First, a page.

The National Institute on Ageing (NIA) has partnered with the Environics Institute for Survey Research, to develop an annual survey of Canadians over 50, intended to inform Canadian policymakers and provide them with data to show where changes are needed and whether they’re working.
“Canada’s population is set to hit peak ageing in the next 10 years,” NIA writes in a statement announcing the publication of the inaugural survey’s results in a new report, Perspectives on Growing Older in Canada: The 2022 NIA Ageing in Canada Survey.
Over the next 10 years, the survey will track older Canadian’s perspectives on their physical, social and financial well-being. NIA is a public policy and research centre based at the Toronto Metropolitan University (formerly Ryerson University).
The 2022 NIA Ageing in Canada survey was conducted online with 5,885 Canadians over 50. It found that many are feeling optimistic: 63 per cent felt positive about their experience or expectations of growing older, 72 per cent said they had sufficient income to build savings and avoid major problems and 89 per cent who still lived in their own homes were confident they could keep living there for as long as they wanted.
Older Canadians with fair and poor health, however, were more likely to be at risk of social isolation and less likely to believe they would have access to the health care and community supports they would need to live in their own homes for as long as they wanted.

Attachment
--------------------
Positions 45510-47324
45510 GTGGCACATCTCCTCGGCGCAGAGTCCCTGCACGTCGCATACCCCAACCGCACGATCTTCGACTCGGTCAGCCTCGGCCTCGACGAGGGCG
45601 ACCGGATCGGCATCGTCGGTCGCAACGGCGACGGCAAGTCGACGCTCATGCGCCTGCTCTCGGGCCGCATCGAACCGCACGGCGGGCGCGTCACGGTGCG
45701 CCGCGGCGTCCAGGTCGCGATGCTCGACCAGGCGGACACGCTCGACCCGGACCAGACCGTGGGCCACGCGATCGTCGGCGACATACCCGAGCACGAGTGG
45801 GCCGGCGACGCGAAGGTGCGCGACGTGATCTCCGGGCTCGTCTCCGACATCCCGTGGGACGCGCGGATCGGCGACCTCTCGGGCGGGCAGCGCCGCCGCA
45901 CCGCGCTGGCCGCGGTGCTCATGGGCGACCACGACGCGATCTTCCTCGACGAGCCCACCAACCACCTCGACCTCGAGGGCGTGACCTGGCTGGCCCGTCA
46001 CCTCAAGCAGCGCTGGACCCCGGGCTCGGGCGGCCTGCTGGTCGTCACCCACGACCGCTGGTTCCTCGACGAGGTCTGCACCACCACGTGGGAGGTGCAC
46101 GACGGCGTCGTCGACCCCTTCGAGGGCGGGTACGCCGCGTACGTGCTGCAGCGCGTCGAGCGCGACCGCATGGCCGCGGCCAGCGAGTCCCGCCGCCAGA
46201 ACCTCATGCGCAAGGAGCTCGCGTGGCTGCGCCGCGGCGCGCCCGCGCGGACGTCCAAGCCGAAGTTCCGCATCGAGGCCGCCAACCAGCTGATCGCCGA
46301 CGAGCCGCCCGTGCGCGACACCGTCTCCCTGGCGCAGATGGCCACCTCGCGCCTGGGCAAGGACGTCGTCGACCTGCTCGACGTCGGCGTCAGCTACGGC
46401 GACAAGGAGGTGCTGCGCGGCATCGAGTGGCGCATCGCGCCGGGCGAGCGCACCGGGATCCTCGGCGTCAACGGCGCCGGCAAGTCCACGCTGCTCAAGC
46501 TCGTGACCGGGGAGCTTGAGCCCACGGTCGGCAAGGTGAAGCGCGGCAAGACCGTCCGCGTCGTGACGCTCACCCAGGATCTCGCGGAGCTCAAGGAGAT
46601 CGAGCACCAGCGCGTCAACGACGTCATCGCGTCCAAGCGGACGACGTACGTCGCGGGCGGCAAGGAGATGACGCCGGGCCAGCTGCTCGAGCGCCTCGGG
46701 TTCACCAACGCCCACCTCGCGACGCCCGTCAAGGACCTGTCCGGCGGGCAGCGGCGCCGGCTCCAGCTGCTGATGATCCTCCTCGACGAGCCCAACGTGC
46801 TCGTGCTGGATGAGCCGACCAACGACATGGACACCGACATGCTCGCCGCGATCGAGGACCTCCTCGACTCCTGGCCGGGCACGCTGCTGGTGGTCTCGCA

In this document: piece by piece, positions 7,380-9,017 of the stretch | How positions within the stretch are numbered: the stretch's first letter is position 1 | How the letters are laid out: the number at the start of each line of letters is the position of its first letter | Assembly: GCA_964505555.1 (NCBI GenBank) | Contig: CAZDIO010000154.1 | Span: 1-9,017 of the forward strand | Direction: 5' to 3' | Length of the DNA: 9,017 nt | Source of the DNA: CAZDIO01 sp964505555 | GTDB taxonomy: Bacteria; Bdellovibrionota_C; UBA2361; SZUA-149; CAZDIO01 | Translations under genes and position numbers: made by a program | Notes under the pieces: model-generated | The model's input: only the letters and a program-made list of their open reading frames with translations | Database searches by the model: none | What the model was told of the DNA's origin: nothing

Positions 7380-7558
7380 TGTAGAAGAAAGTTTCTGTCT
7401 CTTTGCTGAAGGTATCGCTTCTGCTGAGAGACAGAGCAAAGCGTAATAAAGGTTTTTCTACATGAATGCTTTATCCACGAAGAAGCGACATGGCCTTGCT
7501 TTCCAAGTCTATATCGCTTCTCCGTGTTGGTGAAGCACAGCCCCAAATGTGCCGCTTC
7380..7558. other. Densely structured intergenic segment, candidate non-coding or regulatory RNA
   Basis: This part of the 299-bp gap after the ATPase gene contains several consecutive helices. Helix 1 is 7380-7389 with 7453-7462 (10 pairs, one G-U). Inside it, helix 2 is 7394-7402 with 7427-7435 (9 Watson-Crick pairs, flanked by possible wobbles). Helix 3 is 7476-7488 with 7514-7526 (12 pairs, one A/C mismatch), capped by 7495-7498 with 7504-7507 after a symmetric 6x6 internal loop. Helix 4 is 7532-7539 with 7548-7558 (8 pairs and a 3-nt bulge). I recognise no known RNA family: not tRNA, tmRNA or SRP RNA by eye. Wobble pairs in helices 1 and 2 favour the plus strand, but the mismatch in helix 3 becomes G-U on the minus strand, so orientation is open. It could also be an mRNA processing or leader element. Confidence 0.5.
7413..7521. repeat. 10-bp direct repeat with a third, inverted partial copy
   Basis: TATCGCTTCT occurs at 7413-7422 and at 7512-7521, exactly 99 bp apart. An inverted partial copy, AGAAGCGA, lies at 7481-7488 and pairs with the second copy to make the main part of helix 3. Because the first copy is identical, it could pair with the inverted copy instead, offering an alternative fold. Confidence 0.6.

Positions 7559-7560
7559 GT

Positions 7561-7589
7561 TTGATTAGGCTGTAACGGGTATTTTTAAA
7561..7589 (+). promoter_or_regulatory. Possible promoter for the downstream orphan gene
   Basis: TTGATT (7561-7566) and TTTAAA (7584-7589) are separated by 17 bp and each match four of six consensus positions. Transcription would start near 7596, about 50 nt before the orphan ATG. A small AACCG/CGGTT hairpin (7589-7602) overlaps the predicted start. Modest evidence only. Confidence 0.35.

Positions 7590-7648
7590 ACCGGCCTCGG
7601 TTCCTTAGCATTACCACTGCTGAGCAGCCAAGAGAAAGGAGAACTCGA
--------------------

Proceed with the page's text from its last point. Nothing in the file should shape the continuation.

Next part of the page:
The survey further found that 41 per cent were at risk of social isolation and 28 per cent said they’d struggled to access the health care they needed in the past 12 months. It also found that 31 per cent of all survey respondents and 40 per cent of those born outside of Canada, say they have been discriminated against or mistreated because of their age.
In the survey’s results about financial security, the report looks at two indicators, financial well-being which refers to the overall financial position of older Canadians, and retirement readiness which looks at whether older Canadians who have yet to retire, feel financially prepared to do so.
“Few older working Canadians reported feeling confident in their ability to afford to retire when they want,” the report states.
In this segment of the survey, researchers found that 72 per cent thought their income was adequate, 26 per cent, one in four, reported that their income was inadequate and 63 per cent reported having access to financial resources if they were faced with an unexpected event or loss.
Those 80 and over reported the highest levels of financial well-being with 89 per cent saying they had adequate income and 78 per cent saying they would be able to withstand a financial shock. “This higher level of confidence may not, however, be reflective of the actual financial circumstances of these varying age groups,”
Notably, among those working and who intend to retire, just 35 per cent report being in a position to do so, 37 per cent said they were not ready and 25 per cent said their position was unclear.
The NIA says the survey marks the beginning of a new initiative – a 10-year campaign of advocacy, research and knowledge mobilization.
“In less than 10 years, about one quarter of Canada’s population will be aged 65 years and older,” the report’s researchers write. “Adequately understanding the circumstances and evolving needs of this ageing population requires collecting regular and reliable data from older Canadians themselves.”